The Salina Journal from Salina, Kansas on October 26, 1996 · Page 3
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The Salina Journal from Salina, Kansas · Page 3

Salina, Kansas
Issue Date:
Saturday, October 26, 1996
Page 3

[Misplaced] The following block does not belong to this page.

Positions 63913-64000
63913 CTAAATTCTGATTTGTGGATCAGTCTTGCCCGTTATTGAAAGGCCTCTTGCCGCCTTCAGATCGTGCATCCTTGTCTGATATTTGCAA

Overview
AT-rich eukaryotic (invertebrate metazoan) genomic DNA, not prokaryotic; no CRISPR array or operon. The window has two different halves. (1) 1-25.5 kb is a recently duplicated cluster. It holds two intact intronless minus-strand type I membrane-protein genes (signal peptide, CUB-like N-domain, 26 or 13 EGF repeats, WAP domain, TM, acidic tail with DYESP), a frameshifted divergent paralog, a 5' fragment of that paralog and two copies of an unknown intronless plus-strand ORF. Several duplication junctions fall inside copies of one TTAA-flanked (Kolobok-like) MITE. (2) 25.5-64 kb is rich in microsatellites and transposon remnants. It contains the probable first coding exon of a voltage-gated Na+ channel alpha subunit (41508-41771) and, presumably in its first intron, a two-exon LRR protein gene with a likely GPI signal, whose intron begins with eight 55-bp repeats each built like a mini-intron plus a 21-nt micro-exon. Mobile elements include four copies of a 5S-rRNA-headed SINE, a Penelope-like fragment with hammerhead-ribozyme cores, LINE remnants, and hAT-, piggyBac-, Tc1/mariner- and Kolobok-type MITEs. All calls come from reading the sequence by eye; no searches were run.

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THE. SALINA JOURNAL V CAMPAIGN '96: POLITICS IN SALINA GREAT PLAINS SATURDAY. OCTOBER 26, 1996 A3 r 4 county officials can relax as election nears Longtime officeholders have no opposition as they seek re-election By SHARON MONTAGUE The Salina Journal E very four years, Randy Duncan takes to the phone and the streets, trying to drum up a Republican candidate to challenge Saline County Clerk Shirley Jacques, a Democrat. Every four years Duncan, the county's Republican party chairman, comes up empty-handed. "It's part of the job to try to get candidates," Duncan said. "But we have to be honest with the people we're attempting to recruit. We tell them we'd like to have them as candidates, but that it would be very difficult to unseat an incumbent." So, with no Republican to challenge her, Jacques, 65, 509 W. Republic, will face her fourth consecutive general election Nov. 5 without opposition. Republicans Keith Lilly, 72, Mentor, and Marilyn Weber, 64, 2210 Melrose, are running unopposed as county treasurer and register of deeds, respectively, and Democrat Julie McKenna, 43, Salina, has no opposition in the county attorney race. "With those administrative offices, once you're there, it's almost like you're there for life unless there is something terribly wrong within the office," Duncan said. "The likelihood of a challenger V EDUCATION "Maybe nobody wants the job. Maybe I shouldn't either." Keith Lilly Saline County treasurer "If things run smoothly, they're less apt to stir up opposition." Shirley Jacques > Saline County clerk succeeding is not very good unless there's the hint of a scandal or impropriety in office." Lilly can't remember the last time he was opposed in an election and actually had to campaign for his job. He traded the treasurer's job with another man during the late 1950s, when treasurers were only allowed to serve two consecutive two-year terms. The term was lengthened to four years and term limits were abandoned, and Lilly has won election to consecutive four-year terms since 1967. He faced opposition only two times during those years, the last time in the 1984 election. Asked why challengers have stayed away, Lilly said, "Maybe nobody wants the job. Maybe I shouldn't either." Weber is running without opposition for the first time since being elected in 1988. •She suggested the pay (about $30,000 a year) and the specialization of her job have kept challengers at bay. The register of deeds must have a knowledge of real estate descriptions and be able to research chains of title, she said. The county treasurer is paid about $30,000, the county clerk about $33,500 and the county attorney about $46,700. Lilly suggested people might not be attracted to his job because it's not a policy-making position. "All I do is follow the statutes," he said. And people serving as county clerks, treasurers and registers of deeds don't generate as much attention as, say, county or city commissioners or school board members. "Those jobs might not seem as attractive in terms of compensation and glamour level," said Kenneth Collier, professor of political science at the University of Kansas in Lawrence. "The treasurer doesn't have much independent authority, not a lot of visibility. Those positions don't seem to be seen as steppingstones to higher positions. People are not aware of those positions except at election time." Collier said that in most cases, if the officeholder isn't making waves, he or she is retained by voters. And holders of administrative offices like hers don't stir up controversy because they don't set policy, Jacques said. "If things run smoothly, if people get good service, they're less apt to stir up opposition," Jacques said. Party politics may not count Party affiliation and participation in party politics don't seem to have an effect on these longtime officeholders. Lilly and Jacques, the two candidates with the longest tenure in office, belong to different political parties and have different philosophies concerning political activism: Lilly, a Republican, doesn't participate at all in party politics; Jacques is actively involved in her party, serving as campaign chairman for a Democratic state representative candidate and serving on the Democratic National Committee. "I don't know that that's important," Lilly said. "A lot of people are, and a lot aren't. Shirley is very active in her party. There's nothing wrong with it. I'm just not the kind to get involved." Jacques thinks it's important for people — especially elected officials — to be involved in their political party. "You don't get there without political parties," Jacques said. "You owe something back to them. If you aren't involved, your own party could, conceivably, think they could do better with someone else." Then again, Jacques looks down the hall toward Lilly's office. "No one has been more successful and no one has been more apolitical," she said. "It's not unheard of. You can ignore the party and do a good job, provide good service, and continue to be elected. In the end, I think that's what people base their decisions on." Kansas Wesleyan aims to boost enrollment 30 percent in 5 years School has become a magnet for so-called nontraditional students By GORDON D. FIEDLER JR. Tlie Salina Journal At Kansas Wesleyan University's next commencement, President Marshall Stanton hopes the recipients of the diplomas are not just graduating college students but satisfied customers. , Within five years, the university hopes to boost the number of •satisfied customers by more than • 30 percent. An enrollment in! crease is the cornerstone of the ;school's latest comprehensive •_ strategic plan. Starting officially on Jan. 1, the plan, called Launching the Next Century, is the second such endeavor in the college's .history. : The first five-year plan ends ;this year. • "The primary focus is on the "various things that make Wesleyan a stronger institution with higher enrollment," Stanton said of the next five years. ; Wesleyan's full-time equivalent ^enrollment is nearly 600. The goal Us to reach 800 by the year 2001. ; To do that, the university must ;-be a place students not. only want {to come to but to stay. > -The strategic goals aim to make "We're educating people to be leaders, to learn critical-thinking skills." Marshall Stanton Kansas Wesleyan University president Wesleyan a welcome place by upgrading facilities, strengthening academic programs and counseling and improving student services. The school's first five-year comprehensive plan ends this year having successfully raised $8.2 million in part to improve buildings. Money also went into general operations and the endowment. To meet its enrollment goal, Wesleyan will be able to cast its net beyond the pool of typical 18- year-old high school graduates. Over the years, the school has become a magnet for so-called nontraditional students — those in their 20s, 30s and 40s returning to college or starting for the first time later in life. "Fifty percent of our students are nontraditional," Stanton said. (The school's student body president is a grandfather in his 40s.) Helping to age Wesleyan's student body are its most popular ma- jors: nursing, teacher education, criminal justice, addictions counseling and its business courses. The school will soon be adding short, noncredit courses targeted to specific groups or businesses. Stanton is not concerned that to reach its enrollment goal Wesleyan will be trying to sell a liberal arts education in an era where the emphasis seems to be on vocational and technical careers. "We're educating people to be leaders, to learn critical-thinking skills," Stanton said of the school's appeal. Large Selection Used Furniture & Appliances TED AUGUSTINE'S , FURNITURE WAREHOUSE ^SmllesWestofSallna ' I * ' Thurs. 9-8, 823-6792 1-800-563-1831 Events of the Day Salina Journal Due To A Family Illness We will be closed until further notice. Watch the Salina Journal for our Grand Re-Opening 913-825-9837 723 Bishop ICC CAPAMS HOLLYWOOD STYLE! movict ncvcR movco LIKC THIS. C1986 METRO-QOIDWYN-MAYER INC. Toll Free 888-8M-SHOW Bicentennial FRI. OCT. 25 THRU SUN. OCT. 27 • oltna, KB In Salina, 816-Show Centtr FRI ..OCT. M 7:30PM IS. -":Sg $.=:*^.=5SSS&. "All Seats Reserved $14.50 ft $12.50 ~ -)riond>«<lon«^00«K»untlHHJiw|i>ot!5<<xiliaW42«4l<lwT1ck«> &^^&^sisS&s^ t & lHa>K JD Pay for the Sneak Preview of "Dear Qod" tonight at 7:15 and then stay as our gue»t for the 9:20 showing of the "Flret Wlvee Club!" 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